Granted, this could be a matter of opinion but it’s a reality that showing (in other words, demonstrating), is usually the most effective way to teach others ‘best practice’. We’re talking about videos.
We’ve come to the end of Jiaqi Sun’s review of enterprise risk assessment methodologies. All that’s left to do is sum up what we’ve discussed, with potential recommendations.
Risk management and assessment are not new concepts and have been evolving for decades. Many methodologies and techniques originate from the military, aviation, shipping and petroleum industries, such as FMEA and bow-tie analysis. Today, they remain some of the major risk assessment tools in various industries, such as mining, manufacturing and construction.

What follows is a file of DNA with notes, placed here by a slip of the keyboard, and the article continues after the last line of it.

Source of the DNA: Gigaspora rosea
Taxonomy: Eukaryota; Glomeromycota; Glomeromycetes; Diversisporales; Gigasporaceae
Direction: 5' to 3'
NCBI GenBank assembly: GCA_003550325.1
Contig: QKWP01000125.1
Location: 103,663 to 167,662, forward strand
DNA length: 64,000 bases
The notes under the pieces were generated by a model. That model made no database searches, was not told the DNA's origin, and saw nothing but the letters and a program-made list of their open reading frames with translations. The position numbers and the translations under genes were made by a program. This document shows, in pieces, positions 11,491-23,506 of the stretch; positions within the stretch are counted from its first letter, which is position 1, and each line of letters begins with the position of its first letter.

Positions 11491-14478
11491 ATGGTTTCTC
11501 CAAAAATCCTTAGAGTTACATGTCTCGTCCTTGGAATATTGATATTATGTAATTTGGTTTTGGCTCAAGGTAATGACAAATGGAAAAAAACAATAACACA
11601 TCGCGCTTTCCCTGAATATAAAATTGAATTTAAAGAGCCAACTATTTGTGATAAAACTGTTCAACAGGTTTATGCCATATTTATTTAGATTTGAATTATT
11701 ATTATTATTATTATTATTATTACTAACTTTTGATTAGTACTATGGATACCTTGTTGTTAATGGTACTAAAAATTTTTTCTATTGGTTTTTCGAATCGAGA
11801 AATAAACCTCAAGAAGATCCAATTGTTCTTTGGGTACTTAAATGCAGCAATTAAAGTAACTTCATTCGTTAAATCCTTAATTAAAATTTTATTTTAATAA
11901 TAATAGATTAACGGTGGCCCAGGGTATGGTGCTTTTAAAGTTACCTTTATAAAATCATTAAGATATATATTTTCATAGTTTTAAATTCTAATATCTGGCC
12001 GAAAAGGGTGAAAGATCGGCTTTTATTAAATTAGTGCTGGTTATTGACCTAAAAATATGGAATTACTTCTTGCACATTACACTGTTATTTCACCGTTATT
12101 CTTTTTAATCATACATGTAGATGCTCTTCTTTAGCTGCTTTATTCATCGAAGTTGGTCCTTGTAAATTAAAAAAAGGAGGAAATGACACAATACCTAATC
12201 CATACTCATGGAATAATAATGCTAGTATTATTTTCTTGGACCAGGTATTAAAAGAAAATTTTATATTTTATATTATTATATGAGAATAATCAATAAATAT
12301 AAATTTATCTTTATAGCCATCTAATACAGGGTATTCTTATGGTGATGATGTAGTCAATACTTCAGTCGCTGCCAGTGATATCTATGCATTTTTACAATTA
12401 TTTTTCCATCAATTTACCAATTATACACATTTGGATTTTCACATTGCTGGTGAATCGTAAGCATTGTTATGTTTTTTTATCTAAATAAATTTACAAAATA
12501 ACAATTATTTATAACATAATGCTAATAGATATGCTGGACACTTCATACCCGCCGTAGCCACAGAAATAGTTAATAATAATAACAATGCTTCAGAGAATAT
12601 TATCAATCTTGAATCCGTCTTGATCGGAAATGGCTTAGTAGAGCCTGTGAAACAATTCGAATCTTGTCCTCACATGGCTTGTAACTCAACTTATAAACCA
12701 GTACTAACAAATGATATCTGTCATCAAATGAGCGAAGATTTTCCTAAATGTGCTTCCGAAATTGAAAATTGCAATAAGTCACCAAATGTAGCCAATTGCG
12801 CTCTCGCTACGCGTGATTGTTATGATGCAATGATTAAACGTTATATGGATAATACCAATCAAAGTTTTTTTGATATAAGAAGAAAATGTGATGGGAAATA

The selection of a quantitative or qualitative techniques depends on the availability of data for hazard identification, and on the level of analysis and evaluation you need to make a confident decision. Some techniques are more suitable than others for certain situations, activities or systems. The following are key factors for the selection of risk assessment techniques or methodologies (Mullai, 2006), with additional criteria that may be added to take into account industry-specific factors:
After a brief diversion in terms of our blog’s subject matter, today we return to Jiaqi Sun’s review of enterprise risk assessment methodologies, continuing with the section of risk and its impact.
Read Impact of Risk by clicking here